Islam and Economics in Pakistan: Critical Perspectives

Author: Ziaul Haque
Publication Year : 1995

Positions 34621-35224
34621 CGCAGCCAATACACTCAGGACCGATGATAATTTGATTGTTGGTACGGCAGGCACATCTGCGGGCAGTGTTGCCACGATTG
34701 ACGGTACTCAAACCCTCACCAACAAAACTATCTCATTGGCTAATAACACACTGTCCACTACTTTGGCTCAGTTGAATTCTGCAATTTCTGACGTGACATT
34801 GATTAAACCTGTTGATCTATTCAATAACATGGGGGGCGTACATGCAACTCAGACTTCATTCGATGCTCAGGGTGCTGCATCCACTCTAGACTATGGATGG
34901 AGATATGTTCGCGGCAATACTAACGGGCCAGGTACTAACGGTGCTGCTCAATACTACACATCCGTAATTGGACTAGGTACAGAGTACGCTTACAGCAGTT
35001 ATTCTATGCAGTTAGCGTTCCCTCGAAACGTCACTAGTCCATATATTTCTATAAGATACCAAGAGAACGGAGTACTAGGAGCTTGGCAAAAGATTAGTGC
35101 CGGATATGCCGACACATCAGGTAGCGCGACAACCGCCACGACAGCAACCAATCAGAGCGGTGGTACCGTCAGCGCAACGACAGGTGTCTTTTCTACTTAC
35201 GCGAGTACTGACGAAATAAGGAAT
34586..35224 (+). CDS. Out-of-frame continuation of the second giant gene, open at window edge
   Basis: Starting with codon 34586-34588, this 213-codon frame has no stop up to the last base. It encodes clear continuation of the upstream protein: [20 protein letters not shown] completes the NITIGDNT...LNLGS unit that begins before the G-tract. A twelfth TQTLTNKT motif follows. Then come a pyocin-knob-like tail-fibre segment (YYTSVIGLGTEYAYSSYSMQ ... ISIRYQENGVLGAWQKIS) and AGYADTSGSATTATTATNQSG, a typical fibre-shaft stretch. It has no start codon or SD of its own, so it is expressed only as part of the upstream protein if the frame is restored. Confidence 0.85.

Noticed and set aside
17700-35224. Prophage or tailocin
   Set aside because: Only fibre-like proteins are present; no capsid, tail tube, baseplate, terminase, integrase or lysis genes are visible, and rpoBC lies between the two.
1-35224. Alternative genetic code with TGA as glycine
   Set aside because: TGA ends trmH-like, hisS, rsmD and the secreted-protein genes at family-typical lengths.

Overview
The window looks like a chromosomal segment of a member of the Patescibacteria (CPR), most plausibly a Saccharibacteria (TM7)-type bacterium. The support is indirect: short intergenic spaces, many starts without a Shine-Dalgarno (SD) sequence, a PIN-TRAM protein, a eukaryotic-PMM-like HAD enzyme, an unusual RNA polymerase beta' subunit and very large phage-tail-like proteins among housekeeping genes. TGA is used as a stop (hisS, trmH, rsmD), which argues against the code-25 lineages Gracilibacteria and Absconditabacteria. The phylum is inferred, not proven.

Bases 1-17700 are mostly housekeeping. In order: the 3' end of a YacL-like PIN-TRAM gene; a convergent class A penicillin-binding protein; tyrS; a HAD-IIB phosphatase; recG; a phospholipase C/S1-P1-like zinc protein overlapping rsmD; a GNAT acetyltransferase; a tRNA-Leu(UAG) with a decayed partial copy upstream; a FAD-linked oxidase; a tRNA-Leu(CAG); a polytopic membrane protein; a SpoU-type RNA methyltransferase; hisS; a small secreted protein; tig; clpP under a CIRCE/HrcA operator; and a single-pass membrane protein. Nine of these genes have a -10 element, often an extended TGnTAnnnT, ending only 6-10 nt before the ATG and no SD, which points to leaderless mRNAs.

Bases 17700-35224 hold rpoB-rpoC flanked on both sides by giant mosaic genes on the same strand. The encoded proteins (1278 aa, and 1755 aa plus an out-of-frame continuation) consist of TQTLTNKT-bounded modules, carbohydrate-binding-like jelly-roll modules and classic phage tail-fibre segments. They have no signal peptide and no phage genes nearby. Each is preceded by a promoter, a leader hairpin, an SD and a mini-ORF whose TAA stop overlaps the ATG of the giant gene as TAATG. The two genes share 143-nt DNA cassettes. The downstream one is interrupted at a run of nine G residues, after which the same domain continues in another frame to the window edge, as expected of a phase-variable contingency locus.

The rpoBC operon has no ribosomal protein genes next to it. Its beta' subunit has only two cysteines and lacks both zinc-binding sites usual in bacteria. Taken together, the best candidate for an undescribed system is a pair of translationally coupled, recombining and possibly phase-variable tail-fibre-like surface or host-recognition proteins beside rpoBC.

The modern world characteristically stands divided into developed and developing countries, or into core and peripheral societies, which exist at different stages of development but in general comprise a single global economy. The former dominate the latter in a typical division of labour in which the economically rich countries of the core areas specialise in the manufacture of industrial goods of high technology, whereas the developing countries where the majority of population depends on agriculture as livelihood specialise in the production of mainly agricultural raw materials. Some semi-peripheral countries mediate between these two categories in a complex web of socio-economic relations, structures, and formations. [Wallerstein (1979; 1984)]. Therefore, the economic problems of particular societies, regions, and countries are now closely connected and even inextricably intertwined. Developing countries like Pakistan have now been integrated into this global economy.